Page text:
[plain text]

.TH LIBEXPECT 3 "12 December 1991"
libexpect \- programmed dialogue with interactive programs \- C functions
This library contains functions that allow Expect to be used as
a Tcl extension or to be used directly from C or C++ (without Tcl).
Adding Expect as a Tcl extension is very short and simple, so that will be
covered first.

.B #include "expect_tcl.h"
.B Expect_Init(interp);

.B cc files... \-lexpect5.20 \-ltcl7.5 \-lm

Note: library versions may differ in the actual release.

The Expect_Init function adds expect commands to the named
interpreter.  It avoids overwriting commands that already exist,
however aliases beginning with "exp_" are always created for expect
commands.  So for example, "send" can be used as "exp_send".

Generally, you should only call Expect commands via Tcl_Eval.
Certain auxiliary functions may be called directly.  They are summarized
below.  They may be useful in constructing your own main.  Look
at the file exp_main_exp.c in the Expect distribution as
a prototype main.  Another prototype is tclAppInit.c in the
Tcl source distribution.  A prototype for working with Tk is in
exp_main_tk.c in the Expect distribution.

int exp_cmdlinecmds;
int exp_interactive;
FILE *exp_cmdfile;
char *exp_cmdfilename;
int exp_tcl_debugger_available;

void	exp_parse_argv(Tcl_Interp *,int argc,char **argv);
int	exp_interpreter(Tcl_Interp *);
void	exp_interpret_cmdfile(Tcl_Interp *,FILE *);
void	exp_interpret_cmdfilename(Tcl_Interp *,char *);
void	exp_interpret_rcfiles(Tcl_Interp *,int my_rc,int sys_rc);
char *	exp_cook(char *s,int *len);
void	(*exp_app_exit)EXP_PROTO((Tcl_Interp *);
void	exp_exit(Tcl_Interp *,int status);
void	exp_exit_handlers(Tcl_Interp *);
void	exp_error(Tcl_Interp,char *,...);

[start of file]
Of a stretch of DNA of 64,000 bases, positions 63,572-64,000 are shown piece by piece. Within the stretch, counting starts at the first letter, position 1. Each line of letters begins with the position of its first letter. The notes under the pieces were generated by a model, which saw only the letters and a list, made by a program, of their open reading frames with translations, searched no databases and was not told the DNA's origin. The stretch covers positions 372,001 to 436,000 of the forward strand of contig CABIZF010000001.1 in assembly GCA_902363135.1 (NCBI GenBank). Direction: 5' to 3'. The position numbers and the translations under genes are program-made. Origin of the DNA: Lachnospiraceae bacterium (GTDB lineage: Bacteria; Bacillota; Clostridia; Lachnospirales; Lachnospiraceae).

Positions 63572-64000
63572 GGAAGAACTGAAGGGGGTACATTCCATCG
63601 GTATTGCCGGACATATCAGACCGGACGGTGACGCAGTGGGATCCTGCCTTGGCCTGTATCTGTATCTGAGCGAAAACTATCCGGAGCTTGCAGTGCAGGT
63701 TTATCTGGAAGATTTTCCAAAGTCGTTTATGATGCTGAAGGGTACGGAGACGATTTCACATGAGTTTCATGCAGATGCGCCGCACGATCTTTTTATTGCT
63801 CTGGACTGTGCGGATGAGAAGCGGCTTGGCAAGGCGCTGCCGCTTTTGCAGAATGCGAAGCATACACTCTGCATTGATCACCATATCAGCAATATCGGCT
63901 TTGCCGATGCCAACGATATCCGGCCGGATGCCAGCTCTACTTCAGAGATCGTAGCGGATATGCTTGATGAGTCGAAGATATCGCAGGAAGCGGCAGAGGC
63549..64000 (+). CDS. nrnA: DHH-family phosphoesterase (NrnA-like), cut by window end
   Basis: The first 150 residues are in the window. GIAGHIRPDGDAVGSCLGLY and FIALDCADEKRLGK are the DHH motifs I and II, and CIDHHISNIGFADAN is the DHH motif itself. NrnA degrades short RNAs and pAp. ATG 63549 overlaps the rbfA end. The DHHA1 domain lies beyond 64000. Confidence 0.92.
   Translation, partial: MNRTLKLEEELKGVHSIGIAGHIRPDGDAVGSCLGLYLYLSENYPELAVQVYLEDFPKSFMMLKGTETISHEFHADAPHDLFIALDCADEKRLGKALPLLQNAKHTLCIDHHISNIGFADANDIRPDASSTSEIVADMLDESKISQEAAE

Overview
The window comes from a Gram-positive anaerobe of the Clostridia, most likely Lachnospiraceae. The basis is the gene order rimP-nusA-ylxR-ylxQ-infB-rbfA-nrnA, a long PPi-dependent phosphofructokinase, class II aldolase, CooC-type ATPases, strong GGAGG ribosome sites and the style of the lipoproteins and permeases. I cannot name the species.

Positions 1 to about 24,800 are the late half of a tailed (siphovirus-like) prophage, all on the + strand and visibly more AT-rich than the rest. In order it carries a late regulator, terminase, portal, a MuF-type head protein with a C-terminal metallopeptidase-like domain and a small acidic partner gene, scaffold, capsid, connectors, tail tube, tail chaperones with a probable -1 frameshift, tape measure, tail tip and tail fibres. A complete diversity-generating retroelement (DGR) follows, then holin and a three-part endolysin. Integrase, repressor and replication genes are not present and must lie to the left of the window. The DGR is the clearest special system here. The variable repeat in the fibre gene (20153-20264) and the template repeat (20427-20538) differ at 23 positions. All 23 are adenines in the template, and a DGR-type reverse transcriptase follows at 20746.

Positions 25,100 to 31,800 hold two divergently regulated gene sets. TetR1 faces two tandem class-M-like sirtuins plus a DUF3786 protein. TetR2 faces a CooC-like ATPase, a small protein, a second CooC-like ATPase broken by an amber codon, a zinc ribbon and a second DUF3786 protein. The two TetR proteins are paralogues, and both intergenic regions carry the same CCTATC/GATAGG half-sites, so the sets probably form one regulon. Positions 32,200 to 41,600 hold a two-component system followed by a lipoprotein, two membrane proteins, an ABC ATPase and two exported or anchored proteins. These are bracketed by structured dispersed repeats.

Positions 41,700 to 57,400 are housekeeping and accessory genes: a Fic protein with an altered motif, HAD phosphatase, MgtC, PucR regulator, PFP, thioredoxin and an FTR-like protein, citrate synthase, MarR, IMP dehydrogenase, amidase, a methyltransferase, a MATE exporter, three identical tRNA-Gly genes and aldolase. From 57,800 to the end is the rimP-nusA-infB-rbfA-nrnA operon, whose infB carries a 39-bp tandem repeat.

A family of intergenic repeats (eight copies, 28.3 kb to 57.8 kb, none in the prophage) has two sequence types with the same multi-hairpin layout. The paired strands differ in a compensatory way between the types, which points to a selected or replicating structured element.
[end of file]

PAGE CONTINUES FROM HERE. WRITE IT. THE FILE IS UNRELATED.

.B exp_cmdlinecmds
is 1 if Expect has been invoked with commands on the program command-line (using "-c" for example).
.B exp_interactive
is 1 if Expect has been invoked with the -i flag or if no commands or script is being invoked.
.B exp_cmdfile
is a stream from which Expect will read commands.
.B exp_cmdfilename
is the name of a file which Expect will open and read commands from.
.B exp_tcl_debugger_available
is 1 if the debugger has been armed.

.B exp_parse_argv
reads the representation of the command line.
Based on what is found, any of the other variables listed here
are initialized appropriately.
.B exp_interpreter
interactively prompts the user for commands and evaluates them.
.B exp_interpret_cmdfile
reads the given stream and evaluates any commands found.
.B exp_interpret_cmdfilename
opens the named file and evaluates any commands found.
.B exp_interpret_rcfiles
reads and evalutes the .rc files.  If my_rc is zero,
then ~/.expectrc is skipped.  If sys_rc is zero, then the system-wide
expectrc file is skipped.
.B exp_cook
returns a static buffer containing the argument reproduced with
newlines replaced by carriage-return linefeed sequences.
The primary purpose of this is to allow messages to be produced
without worrying about whether the terminal is in raw mode or
cooked mode.
If length is zero, it is computed via strlen.
.B exp_error is a printf-like function that writes the result